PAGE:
axle of the carriage and operated by a mechanism something like a reach, as it was called, or the bar, H, and the lever, 1. In 1853 he adopted a separate rake-head, which, of course, he or some one mounted on or attached to the carriage. This separate rake-hoad, in order to be operative or of any use to the mechanism, must be in some, way attached to the carriage. Some mode of unloading was also necessary to the operation of this machine. As all these rakes were intended to allow the driver to ride, some kind of treadle or lever, operated by the feetas well as the hands, was almost a necessity, and was. indispensable to the practical operation of this rake by one man. The whole organism shows that it was intended that the driver should ride upon the carriage, and that he should operate the rake from his position on the driver's seat. There must, therefore, be embodied in the mechanism,. in some form, levers' and treadles which would enable the driver to operate the rake, to hold the teeth down while gathering the hay, and raise the rake-head when loaded. I therefore come to the coz;wlusion that treadles and levers were early adopted in the progress of the developement of this rake,and that, substantially, the treadles which are shown. in the Whitcomb patent were in use for much more than two years prior to the application for this patent. The testimony on the part of the defendants shows clearly, as evidenced by the recollection of witnesses, that such treadles were used; but from the very nature of theinvention, and its progress, step by step, it seems to me. thatgne of the most natural devices that the mind of the constructor would be directed to in making a practical riding hay rake, would be the };nethod of operating the rake from the driver's seat, and they could hardly have attempted to make a device for that purpose witpout the adoption of treadles·. This view seems also to be so fully j'n harmony with the recollec.tion of the witnesses who have testified a.s to thedevelopment of the wally perfected rake, that I consider it confirmatory of the testimony of those witnesses. Whitcomb first began to make rakes at Glenville, Connecticut. He moved to Brundage's Corners, which were only a couple of'miles from Glenville, in 1853, and there had his factory until the fall of 1855, when he moved to Port Chester ; these places being all within a very few miles of each other.. This loc31lity s.eems to· hava heen one in which the, of this class of. hO:1'se. rakes had its .first inception.. A pumbe.!;' of persons .besides 'Whitcomb were engaged in the same Hue of lllanufacture. It is true that they may have followed Whitcomb. He may have been the iuventol' of therake.head, E, as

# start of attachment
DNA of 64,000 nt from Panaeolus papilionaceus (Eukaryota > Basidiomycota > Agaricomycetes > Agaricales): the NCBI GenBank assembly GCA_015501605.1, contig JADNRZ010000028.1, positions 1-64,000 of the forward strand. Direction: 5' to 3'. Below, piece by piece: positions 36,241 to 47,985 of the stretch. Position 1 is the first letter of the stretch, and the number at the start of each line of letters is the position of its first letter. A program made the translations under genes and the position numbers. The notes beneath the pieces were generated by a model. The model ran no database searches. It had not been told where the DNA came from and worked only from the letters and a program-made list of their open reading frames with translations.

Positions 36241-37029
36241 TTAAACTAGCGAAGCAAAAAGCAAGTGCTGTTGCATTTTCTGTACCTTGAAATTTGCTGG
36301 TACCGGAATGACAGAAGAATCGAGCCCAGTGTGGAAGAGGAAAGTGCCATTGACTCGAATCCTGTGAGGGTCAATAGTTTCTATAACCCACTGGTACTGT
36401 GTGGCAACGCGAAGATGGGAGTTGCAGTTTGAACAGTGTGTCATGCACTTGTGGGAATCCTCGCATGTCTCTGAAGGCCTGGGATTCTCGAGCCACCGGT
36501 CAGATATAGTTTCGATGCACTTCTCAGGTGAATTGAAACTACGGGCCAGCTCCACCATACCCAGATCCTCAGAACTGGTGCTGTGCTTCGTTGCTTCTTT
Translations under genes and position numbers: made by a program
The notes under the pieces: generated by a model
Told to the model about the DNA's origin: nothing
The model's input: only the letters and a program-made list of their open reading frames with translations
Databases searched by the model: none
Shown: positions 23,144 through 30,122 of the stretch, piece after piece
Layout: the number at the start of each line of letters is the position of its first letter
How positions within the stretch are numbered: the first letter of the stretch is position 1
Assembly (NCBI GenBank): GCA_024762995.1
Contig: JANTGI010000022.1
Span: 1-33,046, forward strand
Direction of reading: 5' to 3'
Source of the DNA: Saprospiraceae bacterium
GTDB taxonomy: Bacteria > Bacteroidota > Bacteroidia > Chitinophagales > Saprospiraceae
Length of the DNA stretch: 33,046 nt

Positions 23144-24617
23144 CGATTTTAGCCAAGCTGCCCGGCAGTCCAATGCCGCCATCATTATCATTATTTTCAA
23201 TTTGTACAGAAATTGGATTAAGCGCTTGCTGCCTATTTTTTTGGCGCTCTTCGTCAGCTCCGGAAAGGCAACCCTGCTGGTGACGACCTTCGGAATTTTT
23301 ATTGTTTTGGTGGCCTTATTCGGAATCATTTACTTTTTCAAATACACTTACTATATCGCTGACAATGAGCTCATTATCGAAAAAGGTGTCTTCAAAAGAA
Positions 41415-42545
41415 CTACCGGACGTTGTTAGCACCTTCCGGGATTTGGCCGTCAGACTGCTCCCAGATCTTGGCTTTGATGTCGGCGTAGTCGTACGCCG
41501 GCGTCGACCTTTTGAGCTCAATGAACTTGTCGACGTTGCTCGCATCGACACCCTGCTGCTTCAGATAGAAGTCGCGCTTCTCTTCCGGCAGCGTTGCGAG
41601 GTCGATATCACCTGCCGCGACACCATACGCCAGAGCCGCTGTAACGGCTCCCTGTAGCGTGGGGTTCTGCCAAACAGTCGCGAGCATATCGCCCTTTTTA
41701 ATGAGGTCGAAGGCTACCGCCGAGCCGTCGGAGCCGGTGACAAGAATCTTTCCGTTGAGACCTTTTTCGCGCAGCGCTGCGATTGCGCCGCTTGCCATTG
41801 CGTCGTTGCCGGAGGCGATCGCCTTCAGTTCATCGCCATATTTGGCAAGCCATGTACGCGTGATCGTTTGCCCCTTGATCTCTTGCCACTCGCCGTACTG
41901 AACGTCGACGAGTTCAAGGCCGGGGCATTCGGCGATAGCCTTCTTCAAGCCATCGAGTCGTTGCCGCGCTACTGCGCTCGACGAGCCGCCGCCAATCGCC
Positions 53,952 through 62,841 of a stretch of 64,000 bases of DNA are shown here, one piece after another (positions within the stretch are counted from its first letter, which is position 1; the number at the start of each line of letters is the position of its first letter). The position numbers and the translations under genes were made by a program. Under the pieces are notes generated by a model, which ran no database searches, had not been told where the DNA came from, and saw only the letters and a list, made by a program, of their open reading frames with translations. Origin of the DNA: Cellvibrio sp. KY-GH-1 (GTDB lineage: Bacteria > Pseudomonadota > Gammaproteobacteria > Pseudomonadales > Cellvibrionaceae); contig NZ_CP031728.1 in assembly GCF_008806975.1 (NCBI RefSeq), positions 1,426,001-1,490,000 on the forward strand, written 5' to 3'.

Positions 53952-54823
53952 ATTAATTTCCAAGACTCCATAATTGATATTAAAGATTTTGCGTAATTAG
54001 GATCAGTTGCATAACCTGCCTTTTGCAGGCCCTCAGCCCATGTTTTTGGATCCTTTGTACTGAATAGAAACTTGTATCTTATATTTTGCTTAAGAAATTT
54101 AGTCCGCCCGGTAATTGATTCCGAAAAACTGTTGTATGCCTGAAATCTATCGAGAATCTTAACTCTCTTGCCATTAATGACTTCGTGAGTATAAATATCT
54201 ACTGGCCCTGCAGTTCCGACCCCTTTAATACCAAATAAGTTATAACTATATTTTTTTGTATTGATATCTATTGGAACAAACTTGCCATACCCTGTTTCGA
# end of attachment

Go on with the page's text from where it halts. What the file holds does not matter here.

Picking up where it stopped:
EDGARTON V. FURST & BRADLE'i HANUF'G 00.
shown in his patent, and he may have been the first person to support it upon a carriage. He· may have been the inventor of the treadles in question. The only question is, did he apply for a patent before these parts of his rake became common property? and my conclusion from the proof is that Whitcomb did not make his application for a patent until more than two years after this rake-head and these treadles had come into public use with his consent. The full-sized rakes that are put in evidence in this case show satisfactorily that these devices, these treadles and levers, were adopted and in use, and were part of these rakes, at the time they were made and put upon the market, and that they were actually made and sold as early as tho haying season of 1854. This certainly fully sustains the conclusion to which I have arrive 1 as to the use of these treadles in those rakes.· It is claimed on the part of the complainants that the old rakes have been altered over; that new.treadles have been put into them; but there is nothing in the appearance of the mechanisms or of the treadles, as they stand now before the court, to show that there has been any change. All the parts seem to be of an age-they all bear the same marks of exposure. There is no evidence of any cutting, or change by substituting the treadlell.they now have for. other devices. Indeed, the whole appearance of these old rakes satisfies me that they now show their parts as they were originally constructed. I have therefore come finally and firmly to the conclusion that these treadles were old and common property at the time this pa.tent was issued. Perh.apll, as I have already said, they were Mr. Whit· comb's invention. He seems to have been the leading genius in that locality. in reference to this class of farming implements, and it is likely and probable that these improvements were his. But he aban. doned them to the public. He allowed his neighbors to use them. They were public property, and sold on the market long before the expiration of two years prior to the application for this patent, and they were not mere experimental uaes. These rakes were made and sold in the market for use in the fields, not merely for the purpose of seeing whether they would work or not. So that, from all these considerations, I come to the conclusion that the claims of this patent involved in this suit must be held to be void, and this bill must be dismissed for want of equity.